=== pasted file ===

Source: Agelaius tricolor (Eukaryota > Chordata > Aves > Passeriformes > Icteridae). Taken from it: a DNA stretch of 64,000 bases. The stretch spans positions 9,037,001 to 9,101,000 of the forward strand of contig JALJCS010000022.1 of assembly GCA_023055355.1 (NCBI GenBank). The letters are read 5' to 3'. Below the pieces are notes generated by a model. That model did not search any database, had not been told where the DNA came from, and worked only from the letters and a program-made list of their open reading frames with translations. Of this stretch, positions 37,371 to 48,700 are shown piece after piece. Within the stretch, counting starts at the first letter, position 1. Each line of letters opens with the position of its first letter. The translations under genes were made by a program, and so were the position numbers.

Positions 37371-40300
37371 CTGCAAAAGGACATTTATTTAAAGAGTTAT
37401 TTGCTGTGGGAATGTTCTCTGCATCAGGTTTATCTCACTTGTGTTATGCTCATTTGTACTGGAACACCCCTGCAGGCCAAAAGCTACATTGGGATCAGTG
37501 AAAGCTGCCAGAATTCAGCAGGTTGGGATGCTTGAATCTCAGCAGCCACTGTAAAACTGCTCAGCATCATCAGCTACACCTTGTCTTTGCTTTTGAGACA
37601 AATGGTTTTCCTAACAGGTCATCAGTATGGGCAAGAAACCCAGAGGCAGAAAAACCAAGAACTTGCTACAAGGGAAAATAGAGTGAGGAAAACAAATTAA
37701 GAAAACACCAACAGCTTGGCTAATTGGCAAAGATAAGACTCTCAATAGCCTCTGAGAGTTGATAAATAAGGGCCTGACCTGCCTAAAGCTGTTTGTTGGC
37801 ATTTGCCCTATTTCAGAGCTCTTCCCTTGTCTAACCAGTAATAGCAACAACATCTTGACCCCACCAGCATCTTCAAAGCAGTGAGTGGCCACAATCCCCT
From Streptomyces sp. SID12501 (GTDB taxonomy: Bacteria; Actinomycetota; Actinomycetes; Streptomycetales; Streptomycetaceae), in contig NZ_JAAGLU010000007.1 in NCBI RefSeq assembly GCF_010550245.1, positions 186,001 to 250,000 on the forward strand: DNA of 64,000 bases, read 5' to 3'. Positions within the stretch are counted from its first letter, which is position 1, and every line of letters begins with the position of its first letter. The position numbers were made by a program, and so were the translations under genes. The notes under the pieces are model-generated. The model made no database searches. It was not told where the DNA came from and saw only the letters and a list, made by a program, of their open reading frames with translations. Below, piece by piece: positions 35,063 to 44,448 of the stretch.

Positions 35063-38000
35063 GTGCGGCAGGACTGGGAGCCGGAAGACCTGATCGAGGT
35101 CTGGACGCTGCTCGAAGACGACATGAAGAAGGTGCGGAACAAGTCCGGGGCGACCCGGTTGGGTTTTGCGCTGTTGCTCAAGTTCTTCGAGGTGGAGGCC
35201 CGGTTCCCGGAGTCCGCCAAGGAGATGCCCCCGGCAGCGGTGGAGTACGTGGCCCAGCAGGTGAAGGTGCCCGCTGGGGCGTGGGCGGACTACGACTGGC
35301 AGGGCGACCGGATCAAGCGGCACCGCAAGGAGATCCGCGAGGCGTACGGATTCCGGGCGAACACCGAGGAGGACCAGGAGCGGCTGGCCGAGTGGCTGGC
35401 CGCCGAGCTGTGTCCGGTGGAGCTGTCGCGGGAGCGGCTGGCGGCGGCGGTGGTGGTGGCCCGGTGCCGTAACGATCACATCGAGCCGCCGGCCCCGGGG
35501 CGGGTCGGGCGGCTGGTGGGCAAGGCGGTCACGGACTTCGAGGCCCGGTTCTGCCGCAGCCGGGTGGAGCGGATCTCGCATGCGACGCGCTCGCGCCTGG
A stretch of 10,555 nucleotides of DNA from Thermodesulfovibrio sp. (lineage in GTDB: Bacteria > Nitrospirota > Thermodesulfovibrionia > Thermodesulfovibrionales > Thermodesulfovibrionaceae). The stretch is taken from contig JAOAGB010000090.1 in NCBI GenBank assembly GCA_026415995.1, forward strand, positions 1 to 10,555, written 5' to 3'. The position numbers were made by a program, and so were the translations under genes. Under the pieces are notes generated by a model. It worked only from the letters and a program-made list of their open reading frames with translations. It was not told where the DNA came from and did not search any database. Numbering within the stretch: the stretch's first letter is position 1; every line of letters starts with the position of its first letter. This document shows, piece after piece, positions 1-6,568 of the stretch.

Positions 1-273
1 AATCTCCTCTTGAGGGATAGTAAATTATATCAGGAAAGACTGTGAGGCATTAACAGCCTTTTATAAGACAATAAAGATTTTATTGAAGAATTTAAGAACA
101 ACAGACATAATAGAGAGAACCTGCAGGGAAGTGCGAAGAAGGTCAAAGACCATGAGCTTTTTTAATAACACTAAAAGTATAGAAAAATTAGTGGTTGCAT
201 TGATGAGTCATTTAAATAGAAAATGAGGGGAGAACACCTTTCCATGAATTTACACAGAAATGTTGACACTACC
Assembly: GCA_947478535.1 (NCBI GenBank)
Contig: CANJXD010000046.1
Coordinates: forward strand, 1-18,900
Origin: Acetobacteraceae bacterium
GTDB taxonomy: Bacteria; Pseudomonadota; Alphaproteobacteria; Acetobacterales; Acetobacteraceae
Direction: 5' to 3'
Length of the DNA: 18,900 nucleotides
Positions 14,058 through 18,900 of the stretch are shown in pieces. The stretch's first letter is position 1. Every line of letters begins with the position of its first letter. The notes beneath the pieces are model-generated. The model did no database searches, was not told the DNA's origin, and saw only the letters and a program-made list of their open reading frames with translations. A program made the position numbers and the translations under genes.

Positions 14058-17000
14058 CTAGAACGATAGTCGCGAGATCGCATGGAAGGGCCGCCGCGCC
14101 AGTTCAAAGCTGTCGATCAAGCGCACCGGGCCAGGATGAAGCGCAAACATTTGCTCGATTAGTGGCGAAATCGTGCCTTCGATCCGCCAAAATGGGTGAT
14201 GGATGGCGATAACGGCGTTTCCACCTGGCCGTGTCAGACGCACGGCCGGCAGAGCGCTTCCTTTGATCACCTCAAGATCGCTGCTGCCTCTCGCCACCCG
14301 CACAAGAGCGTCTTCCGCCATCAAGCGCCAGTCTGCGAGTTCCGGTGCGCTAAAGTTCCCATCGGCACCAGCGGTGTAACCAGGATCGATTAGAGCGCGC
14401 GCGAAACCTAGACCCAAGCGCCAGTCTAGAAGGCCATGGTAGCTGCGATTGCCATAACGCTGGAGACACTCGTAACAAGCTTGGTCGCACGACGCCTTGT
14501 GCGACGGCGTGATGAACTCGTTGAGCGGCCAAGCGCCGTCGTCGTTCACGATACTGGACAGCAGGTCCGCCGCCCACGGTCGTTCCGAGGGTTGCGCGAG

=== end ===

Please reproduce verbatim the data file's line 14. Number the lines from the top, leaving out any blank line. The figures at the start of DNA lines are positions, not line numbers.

35301 AGGGCGACCGGATCAAGCGGCACCGCAAGGAGATCCGCGAGGCGTACGGATTCCGGGCGAACACCGAGGAGGACCAGGAGCGGCTGGCCGAGTGGCTGGC